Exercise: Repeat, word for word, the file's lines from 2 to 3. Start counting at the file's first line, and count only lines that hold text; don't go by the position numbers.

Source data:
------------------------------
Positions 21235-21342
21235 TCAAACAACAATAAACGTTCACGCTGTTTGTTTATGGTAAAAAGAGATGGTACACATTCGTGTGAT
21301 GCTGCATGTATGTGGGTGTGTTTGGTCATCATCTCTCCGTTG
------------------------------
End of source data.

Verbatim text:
21235 TCAAACAACAATAAACGTTCACGCTGTTTGTTTATGGTAAAAAGAGATGGTACACATTCGTGTGAT
21301 GCTGCATGTATGTGGGTGTGTTTGGTCATCATCTCTCCGTTG